Eun-chul sees that the boss, Ahn Dong-chool, has escaped, which frustrates his boss. But there’s a rogue officer on the ground ready to intercept Ahn’s flight; Sun-woo easily disarms the gangster and beats him into submission. Before he hands him over, though, he makes a deal with him regarding his stock of fake goods and warns Ahn to keep that a secret between them.
With that, Sun-woo delivers Ahn Dong-chool to his teammates, who are surprised to see him successfully nab the guy they lost — especially when it seems that Sun-woo has built up a reputation for being a slacker.
This means Sun-woo has effectively scooped the hotshots for once, and while I think Eun-chul is supposed to look fierce, or jealous, or challenging, he just kind of looks sleepy to me. C’mon dude, Sun-woo can’t manage a glare-off all on his own.
Jung-ryul is called in to meet with the director of the Coast Guard, who says sympathetically that there’s nothing he can do about Jung-ryul’s punishment. However, he gives him the order to put together his own team, called CGI 9 (Coast Guard Investigation 9), to investigate cold cases.
CGI9 is a project initiated by Lt. Hyun Hae-jung, and now Jung-ryul will be in charge of assembling the team. The director tells him that he’ll be mostly dealing with unsolved and unsolvable cases, but then it becomes clear he has an ulterior motive by giving Jung-ryul this team, because he wants him to catch Choi Hoe-gun. The director isn’t merely throwing him a bone, because he wants to get him too, but he knows how much this means to Jung-ryul. A win-win.
Jung-ryul’s two sidekicks agree to join him, although it’s with some reluctance because they recognize it’s not exactly a shiny gig. So does Soo-yoon, who initially thinks she’s being demoted, or punished, for being reassigned to it.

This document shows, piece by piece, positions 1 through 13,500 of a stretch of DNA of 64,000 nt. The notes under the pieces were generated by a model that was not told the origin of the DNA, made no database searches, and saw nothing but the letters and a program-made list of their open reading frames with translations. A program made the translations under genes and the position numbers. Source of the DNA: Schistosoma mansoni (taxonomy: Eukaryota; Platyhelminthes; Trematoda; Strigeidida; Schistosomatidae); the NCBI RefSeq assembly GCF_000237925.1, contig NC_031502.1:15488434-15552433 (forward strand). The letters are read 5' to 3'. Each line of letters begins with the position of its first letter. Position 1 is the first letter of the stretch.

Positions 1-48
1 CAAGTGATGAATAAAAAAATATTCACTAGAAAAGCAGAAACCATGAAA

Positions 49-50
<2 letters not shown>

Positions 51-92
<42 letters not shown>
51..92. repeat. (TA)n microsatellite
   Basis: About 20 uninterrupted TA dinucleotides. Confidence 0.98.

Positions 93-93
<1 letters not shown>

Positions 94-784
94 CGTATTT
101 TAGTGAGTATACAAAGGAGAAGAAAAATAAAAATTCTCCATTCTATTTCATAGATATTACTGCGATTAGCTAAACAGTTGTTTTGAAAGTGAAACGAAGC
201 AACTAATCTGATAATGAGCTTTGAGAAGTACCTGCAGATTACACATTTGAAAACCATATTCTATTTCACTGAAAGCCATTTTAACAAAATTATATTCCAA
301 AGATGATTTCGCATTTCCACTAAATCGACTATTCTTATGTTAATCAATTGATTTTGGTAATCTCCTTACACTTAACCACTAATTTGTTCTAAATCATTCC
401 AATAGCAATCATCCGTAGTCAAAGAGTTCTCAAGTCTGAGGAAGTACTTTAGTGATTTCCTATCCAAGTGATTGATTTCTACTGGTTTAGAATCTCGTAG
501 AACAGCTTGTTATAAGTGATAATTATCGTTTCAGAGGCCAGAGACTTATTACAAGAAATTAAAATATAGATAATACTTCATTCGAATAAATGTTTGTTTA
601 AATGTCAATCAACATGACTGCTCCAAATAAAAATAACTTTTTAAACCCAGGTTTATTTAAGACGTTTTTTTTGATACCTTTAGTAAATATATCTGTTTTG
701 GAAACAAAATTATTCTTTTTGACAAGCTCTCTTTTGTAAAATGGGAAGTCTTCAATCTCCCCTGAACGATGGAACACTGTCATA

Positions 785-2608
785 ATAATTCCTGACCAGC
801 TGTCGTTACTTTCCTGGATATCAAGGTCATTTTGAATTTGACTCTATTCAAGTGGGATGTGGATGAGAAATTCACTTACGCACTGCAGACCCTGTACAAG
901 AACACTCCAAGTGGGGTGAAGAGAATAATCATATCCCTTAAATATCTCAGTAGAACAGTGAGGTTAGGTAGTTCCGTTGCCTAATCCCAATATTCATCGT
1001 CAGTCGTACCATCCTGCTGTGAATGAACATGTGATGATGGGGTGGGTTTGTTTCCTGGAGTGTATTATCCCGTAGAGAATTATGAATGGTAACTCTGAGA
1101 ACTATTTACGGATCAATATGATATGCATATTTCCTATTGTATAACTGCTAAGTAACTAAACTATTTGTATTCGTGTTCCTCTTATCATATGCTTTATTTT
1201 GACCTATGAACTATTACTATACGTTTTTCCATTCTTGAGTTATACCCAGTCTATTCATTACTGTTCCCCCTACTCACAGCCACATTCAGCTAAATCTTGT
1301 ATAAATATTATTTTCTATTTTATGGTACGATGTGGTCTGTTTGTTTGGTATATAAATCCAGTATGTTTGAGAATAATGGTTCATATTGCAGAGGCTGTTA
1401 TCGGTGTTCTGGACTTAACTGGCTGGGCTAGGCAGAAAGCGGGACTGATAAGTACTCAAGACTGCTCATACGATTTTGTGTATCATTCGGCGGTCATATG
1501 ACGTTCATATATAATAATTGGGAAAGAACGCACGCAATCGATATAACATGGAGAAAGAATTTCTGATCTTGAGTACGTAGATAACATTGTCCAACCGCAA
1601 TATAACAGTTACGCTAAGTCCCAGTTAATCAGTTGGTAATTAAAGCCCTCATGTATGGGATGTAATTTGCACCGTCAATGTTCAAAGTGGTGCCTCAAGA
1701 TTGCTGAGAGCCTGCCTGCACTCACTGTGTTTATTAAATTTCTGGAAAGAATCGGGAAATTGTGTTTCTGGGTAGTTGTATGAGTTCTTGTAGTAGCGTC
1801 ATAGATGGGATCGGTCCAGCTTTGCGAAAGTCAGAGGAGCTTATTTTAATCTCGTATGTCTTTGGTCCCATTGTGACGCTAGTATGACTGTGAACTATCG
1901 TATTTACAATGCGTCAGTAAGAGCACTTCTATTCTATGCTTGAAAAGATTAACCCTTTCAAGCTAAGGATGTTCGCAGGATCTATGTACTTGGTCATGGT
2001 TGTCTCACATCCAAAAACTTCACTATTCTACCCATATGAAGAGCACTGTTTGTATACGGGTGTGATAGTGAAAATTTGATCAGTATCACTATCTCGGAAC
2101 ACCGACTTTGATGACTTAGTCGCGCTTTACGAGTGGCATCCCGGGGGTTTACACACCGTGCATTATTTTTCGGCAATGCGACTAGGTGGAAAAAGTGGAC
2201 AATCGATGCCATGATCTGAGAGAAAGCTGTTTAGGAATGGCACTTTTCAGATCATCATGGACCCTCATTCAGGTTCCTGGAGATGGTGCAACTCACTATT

It’s somewhat mollifying to hear that she was specifically requested by the team leader, and that said leader is Jung-ryul, whom she respects. But then she hears the other name he intends to recruit — Kim Sun-woo — and recognizes him as the beach playboy. Grimace.
It’s cute how Jung-ryul’s two sidekicks ask him to bring on a pretty woman officer while he’s at it, and then deflate when he tells them it’s Soo-yoon. Not her! She doesn’t even count! One of them tries to reason that maybe it won’t be so bad since she’s just like one of the guys, and they won’t have to treat her special.
Sun-woo’s backdoor deal with the mobster gets him access to a car trunk full of illegal fakes, which he sells to a group of criminals. They quibble over the price, so he calls them on it and sets fire to the box, engaging them in a staredown of wills…and then he breaks first, stamping out the fire and lowering the price. Ha. You wuss.
It’s not clear if he’s doing this to make a quick, illegal buck or if he’s operating on a larger plan, but we don’t get to find out (yet). News comes in that Ahn Dong-chool blabbed all about their so-called deal, and now the police know that Sun-woo’s engaged in some corrupt activity.
Eun-chul hears the news and can’t believe it. It sends him to the shooting range of broody moments, where he works out some of his…aggression? Frustration? Latent bromantical feelings Sun-woo-ward? Aw, you wuv him, just admit it.
Sun-woo doesn’t hear the news until the next day when he’s heading in to report for duty, whereupon his buddy finds him and warns him that he’s in trouble. Sun-woo grimaces to hear that Ahn sold him out. Well, you’re the one who trusted the criminal, so who’s really the dummy here?
And then, their attention is caught by the arrival of a trio of officers, aka Jung-ryul’s newly assembled CGI9 team. They’re led by the pretty, pretty woman who’d already had him smitten on Day 1. Sun-woo ducks behind a pillar and gapes.